Letter-Writing Wednesday: Yes to Single-Payer

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As bad as things are getting elsewhere in the U.S., my home state is quietly becoming a progressive mecca. First was the free public college plan that passed as part of the annual budget.

But something much bigger is on the horizon. As of now, New York is on the verge of instituting statewide single-payer health care.

This isn’t a utopian pipe dream or a distant, idealistic fantasy. The bill, which is called the New York Health Act, is a reality; it’s already passed the state legislature, and it’s just one or two votes short of a majority in the state senate. As Amanda Marcotte explains:

The bill, introduced by Assemblyman Richard Gottfried, who represents a district in midtown Manhattan, is ambitious but appealing.

“The bill would create a single payer system in New York state that would provide universal, complete health coverage to every New Yorker without financial obstacles to care,” explained Gottfried over the phone. “No deductibles, no co-pays, no restricted provider network or out-of-network charges.”

Granted, we have reasons for caution. As I’ve mentioned before, Vermont tried this and ultimately gave up when they concluded the cost would be prohibitive. But Vermont is the 49th smallest state, with a largely rural population.

By contrast, New York is a large, rich state and an economic powerhouse. The New York City metropolitan area generates $1.4 trillion in economic activity and singlehandedly accounts for 11% of the entire United States GDP. We have 20 million residents, more than the Netherlands, which has its own successful single-payer system. The startup costs are real, but we have plenty of very wealthy residents who can afford to contribute their fair share.

And if we can get it off the ground, single-payer will save money in the long run. Every competent economic analyst says this. Single-payer systems around the world cost less and have better outcomes than the U.S.’ bizarre, inefficient hybrid system, which wastes enormous amounts of money on armies of middlemen that exist solely so doctors, hospitals and insurers can volley responsibility back and forth. Employers, too, ought to welcome the change, which will free them from the increasingly crushing burden of providing insurance for their employees.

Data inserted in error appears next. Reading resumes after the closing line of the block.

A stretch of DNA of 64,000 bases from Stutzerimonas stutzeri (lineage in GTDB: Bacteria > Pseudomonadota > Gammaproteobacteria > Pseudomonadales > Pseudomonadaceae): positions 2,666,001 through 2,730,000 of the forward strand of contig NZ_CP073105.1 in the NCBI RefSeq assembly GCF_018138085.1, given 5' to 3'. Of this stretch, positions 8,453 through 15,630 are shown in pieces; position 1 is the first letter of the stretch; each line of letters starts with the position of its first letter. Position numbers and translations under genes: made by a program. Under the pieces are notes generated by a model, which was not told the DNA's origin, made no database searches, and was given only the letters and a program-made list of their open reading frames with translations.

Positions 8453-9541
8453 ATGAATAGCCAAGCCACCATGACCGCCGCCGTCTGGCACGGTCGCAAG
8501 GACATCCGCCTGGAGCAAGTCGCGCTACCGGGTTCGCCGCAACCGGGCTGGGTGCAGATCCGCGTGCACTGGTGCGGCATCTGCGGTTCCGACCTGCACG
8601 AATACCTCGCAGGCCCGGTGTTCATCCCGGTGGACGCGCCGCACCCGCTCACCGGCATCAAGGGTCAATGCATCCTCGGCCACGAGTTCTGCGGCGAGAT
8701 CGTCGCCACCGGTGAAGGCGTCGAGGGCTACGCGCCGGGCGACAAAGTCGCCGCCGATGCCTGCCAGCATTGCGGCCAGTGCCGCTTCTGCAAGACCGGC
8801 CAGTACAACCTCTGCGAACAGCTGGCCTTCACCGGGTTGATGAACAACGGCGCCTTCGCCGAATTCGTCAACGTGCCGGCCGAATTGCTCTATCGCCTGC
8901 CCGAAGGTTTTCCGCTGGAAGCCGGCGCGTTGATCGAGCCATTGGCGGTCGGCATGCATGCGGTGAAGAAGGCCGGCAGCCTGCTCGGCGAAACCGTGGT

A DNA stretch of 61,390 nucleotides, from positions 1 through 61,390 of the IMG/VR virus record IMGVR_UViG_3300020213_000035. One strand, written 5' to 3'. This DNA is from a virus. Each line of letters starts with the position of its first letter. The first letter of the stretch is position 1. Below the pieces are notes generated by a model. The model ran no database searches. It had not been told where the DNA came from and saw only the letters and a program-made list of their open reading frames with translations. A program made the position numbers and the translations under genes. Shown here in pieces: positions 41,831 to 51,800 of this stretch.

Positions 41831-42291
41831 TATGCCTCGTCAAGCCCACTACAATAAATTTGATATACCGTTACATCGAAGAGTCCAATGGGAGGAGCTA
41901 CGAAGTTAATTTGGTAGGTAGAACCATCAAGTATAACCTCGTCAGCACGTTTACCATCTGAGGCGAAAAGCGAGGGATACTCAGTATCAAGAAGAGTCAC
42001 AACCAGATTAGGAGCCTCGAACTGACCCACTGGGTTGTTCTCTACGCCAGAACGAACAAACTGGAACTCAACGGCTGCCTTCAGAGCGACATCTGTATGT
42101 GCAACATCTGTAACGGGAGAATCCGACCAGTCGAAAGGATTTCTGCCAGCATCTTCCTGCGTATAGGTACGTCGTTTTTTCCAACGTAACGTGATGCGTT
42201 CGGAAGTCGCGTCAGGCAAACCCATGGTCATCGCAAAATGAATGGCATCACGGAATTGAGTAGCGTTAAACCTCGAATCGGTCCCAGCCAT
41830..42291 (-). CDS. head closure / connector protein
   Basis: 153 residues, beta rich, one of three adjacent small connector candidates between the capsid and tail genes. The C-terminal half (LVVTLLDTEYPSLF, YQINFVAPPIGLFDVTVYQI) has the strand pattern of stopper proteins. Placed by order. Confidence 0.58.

Here’s the letter I sent to the governor and my state legislators:

* * *

I’m writing in support of the New York Health Act, which would create a single-payer healthcare system in the state. I’m urging you to do whatever it takes to get this legislation over the finish line.

With a Congress and a president that seem to be bent towards destruction, the future of health care on the national level is ever more clouded and uncertain. New York State has a golden opportunity to go in the opposite direction by becoming the first state to institute true single-payer health care. If we do this, we’ll provide security and peace of mind to our citizens that will make us the envy of the nation.

This is the rare case where the politically savvy move is also the morally right thing to do. We can banish the private insurance companies that add cost and complexity while denying access to care that millions of people need; end the skyrocketing premium costs that have become a crippling burden on businesses large and small; and create one unified system free from byzantine bureaucratic tangles.

If we succeed, proving that single-payer health care saves both lives and money, we’ll be setting a template that other states surely will follow. New York State will be a tangible rebuke to the politics of cruelty that currently prevail at the national level, charting the way towards a brighter future for all Americans.

With this bill so close to passage, there can be no more important matter to demand your attention. Please use every means of persuasion you have available to convince your legislative colleagues to cast the last few needed votes!

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